One of the most informative presentations was by Dr. Jennifer Maynard of the Mayo Clinic, chairwoman for the FHSAA’s Sports Medicine Advisory Committee. She outlined guidelines approved by a SMAC task forced last Thursday that mirror the guidelines of the National High School Federation. The recommendations were distributed to the Board Monday morning.

“It is important to take into account the scientific risks, health of coaches, officials, athletic staff and parents,” Maynard said during her 30-minute presentation.

The recommendations were:

1. Delay the start of football and girls’ volleyball until further notice because of the sports’ high risk for transmission with collision impact and indoor facility as a venue for girls volleyball. SMAC will re-evaluate the Covid data two to three weeks after the start of school year. Student-athletes are students first and foremost, she said. “We need to have at least two weeks of practice to acclimate and avoid injuries before those sports re-start.” The remainder of fall sports are considered “low risk” including golf, cross country (a staggered start will be needed because of contact), bowling, swimming and diving.

2. All FHSAA-member schools need to have Covid screening in place where temperatures are taken daily.

3. Before any participation, athletes must sign a certificate of risk and waiver that is signed by the student-athletes, parent or guardian. Schools should have protocols in place for Covid-positive cases where they should be removed and evaluated followed by a 14-day quarantine. A medicial clearance is needed to return to play much like the concussion clearance.

4. Universal masking and social distancing is a must. Fan attendance should not be allowed at this time, though it is a local district’s decision. No fans in stands is suggested.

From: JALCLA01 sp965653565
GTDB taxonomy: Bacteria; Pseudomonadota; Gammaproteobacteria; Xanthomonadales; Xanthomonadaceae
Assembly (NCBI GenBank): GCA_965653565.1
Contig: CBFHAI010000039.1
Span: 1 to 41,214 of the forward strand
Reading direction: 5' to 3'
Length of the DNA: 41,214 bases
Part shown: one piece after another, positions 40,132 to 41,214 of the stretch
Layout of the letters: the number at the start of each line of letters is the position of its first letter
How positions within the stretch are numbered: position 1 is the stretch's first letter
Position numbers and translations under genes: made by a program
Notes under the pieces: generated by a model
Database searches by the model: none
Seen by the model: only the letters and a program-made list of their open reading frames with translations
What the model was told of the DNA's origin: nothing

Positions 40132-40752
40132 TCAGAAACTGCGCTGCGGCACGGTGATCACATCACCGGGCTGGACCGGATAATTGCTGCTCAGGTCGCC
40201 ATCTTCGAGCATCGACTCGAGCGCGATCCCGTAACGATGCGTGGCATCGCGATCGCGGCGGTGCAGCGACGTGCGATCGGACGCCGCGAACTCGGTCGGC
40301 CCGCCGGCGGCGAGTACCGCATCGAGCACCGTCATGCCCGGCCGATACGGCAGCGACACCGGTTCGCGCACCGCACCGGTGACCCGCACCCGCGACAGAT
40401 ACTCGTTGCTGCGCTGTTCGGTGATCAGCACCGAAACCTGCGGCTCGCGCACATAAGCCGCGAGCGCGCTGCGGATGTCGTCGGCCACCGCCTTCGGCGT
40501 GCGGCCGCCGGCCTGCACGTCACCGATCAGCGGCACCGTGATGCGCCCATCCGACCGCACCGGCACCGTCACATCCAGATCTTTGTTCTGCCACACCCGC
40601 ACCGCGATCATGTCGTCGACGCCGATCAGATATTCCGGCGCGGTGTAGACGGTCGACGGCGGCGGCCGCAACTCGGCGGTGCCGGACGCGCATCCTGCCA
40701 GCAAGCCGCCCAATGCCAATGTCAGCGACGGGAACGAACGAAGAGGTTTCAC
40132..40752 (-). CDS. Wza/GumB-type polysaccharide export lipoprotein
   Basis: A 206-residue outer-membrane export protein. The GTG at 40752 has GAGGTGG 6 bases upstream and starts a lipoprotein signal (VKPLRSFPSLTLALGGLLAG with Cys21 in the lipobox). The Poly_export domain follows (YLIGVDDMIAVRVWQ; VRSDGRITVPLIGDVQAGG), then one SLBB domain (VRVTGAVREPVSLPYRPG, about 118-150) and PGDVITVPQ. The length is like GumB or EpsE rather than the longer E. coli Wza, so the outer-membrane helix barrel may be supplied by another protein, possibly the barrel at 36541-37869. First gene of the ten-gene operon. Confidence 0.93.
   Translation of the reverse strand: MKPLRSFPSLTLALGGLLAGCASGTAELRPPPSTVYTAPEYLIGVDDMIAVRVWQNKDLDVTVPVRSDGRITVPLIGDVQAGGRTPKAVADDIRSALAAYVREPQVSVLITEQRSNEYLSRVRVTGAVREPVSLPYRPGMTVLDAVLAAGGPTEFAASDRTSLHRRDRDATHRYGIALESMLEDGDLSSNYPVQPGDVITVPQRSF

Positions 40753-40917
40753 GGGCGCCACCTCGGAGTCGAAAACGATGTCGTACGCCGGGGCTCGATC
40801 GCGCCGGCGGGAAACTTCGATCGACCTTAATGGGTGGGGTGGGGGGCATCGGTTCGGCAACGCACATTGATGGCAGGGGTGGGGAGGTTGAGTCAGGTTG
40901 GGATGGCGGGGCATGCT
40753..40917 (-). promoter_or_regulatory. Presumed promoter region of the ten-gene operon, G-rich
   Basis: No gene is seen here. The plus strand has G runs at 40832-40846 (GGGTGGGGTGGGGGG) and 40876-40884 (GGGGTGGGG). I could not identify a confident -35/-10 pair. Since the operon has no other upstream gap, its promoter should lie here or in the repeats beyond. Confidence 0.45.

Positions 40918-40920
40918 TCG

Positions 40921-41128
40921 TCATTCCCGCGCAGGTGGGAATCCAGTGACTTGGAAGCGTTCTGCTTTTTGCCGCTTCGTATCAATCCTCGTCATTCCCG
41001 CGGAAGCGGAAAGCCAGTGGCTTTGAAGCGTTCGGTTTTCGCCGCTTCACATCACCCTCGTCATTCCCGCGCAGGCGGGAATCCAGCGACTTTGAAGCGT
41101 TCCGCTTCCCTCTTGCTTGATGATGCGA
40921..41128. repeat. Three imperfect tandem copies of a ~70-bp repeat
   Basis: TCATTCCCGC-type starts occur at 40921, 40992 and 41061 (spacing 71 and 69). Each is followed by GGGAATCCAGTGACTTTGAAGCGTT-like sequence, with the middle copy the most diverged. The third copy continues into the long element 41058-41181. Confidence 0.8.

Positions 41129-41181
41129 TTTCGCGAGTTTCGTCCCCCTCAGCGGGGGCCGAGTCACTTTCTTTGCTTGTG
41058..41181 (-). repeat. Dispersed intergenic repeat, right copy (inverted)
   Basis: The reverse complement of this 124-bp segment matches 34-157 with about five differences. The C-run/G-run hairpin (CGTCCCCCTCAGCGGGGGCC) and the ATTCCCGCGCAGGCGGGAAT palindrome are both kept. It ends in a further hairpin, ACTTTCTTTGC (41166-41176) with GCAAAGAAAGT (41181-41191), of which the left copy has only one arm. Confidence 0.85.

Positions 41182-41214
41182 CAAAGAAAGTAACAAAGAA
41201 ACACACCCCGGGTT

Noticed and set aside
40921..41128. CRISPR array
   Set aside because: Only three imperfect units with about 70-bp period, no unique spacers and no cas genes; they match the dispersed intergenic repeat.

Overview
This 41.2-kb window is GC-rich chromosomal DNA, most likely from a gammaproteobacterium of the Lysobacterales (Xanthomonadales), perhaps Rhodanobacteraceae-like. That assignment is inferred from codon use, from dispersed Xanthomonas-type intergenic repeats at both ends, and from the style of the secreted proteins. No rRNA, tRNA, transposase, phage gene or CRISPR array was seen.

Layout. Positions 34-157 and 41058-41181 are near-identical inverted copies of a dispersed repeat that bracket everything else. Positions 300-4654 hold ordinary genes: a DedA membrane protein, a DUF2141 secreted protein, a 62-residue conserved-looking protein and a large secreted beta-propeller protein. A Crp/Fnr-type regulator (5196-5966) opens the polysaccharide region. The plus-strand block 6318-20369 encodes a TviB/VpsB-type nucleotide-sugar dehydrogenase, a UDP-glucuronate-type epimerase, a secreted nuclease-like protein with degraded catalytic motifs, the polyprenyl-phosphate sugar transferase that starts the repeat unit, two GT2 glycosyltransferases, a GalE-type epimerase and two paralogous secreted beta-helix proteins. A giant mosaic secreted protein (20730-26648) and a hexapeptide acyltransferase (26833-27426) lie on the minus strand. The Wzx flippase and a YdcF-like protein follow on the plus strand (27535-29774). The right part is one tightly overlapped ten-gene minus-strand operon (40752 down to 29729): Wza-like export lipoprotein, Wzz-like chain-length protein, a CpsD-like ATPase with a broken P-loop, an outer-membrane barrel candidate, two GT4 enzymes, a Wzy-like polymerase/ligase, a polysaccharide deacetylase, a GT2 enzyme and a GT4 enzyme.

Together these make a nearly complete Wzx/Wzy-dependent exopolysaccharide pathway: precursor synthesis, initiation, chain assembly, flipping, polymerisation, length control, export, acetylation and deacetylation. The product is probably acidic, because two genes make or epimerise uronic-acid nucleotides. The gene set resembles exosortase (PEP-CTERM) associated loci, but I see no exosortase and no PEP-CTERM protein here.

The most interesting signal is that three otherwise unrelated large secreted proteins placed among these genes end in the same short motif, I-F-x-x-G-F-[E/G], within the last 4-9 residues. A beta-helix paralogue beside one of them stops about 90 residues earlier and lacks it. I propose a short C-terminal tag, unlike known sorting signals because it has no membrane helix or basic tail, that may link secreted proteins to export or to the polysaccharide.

“We have a moral and ethical duty to make sound and fair recommendations based on medical facts,” she said. “Football and girls’ volleyball are not medically safe.”

While all the recommendations were approved with unanimous 10-0 votes by the SMAC task force, the FHSAA Board did not vote for the proposals. They voted to re-convene of Aug. 3 at 5 p.m. to consider the recommendations.

Bobby Johns, athletic director at Wewahitchka said if the Governor is supporting school openings and has a fall plan, why shouldn’t the FHSAA stay with its original schedule. His football program would lose $16,000 if it did not compete in its Fall Classic, he said.

If the committee had moved the date, Johns said, “We need to be prepared today to address the dominoes that are going to fall.”

The challenges facing the plans to re-start include equitable conditions for teams to financial stresses for athletic departments particuarly football programs, a major revenue maker to support other sports. There is also a chance athletes would transfer from a “hot spot” county to another county that is able to have a complete schedule.

Miami-Dade has been hardest hit, reaching 22.6 percent positivity in the Florida Department of Health’s according to a Monday report. Schusterman added that golf courses will be limited for high school teams and few pools are open or prepared to host more than two teams on a pool deck for practices and meets.

“We’re basically still at ground zero, and we’re at July 20 right now,” Ochoa said. “We have yet to see a field or building since March.”

High school sports have been in a holding pattern since March when the spring season was cut short because of COVID-19 lockdowns.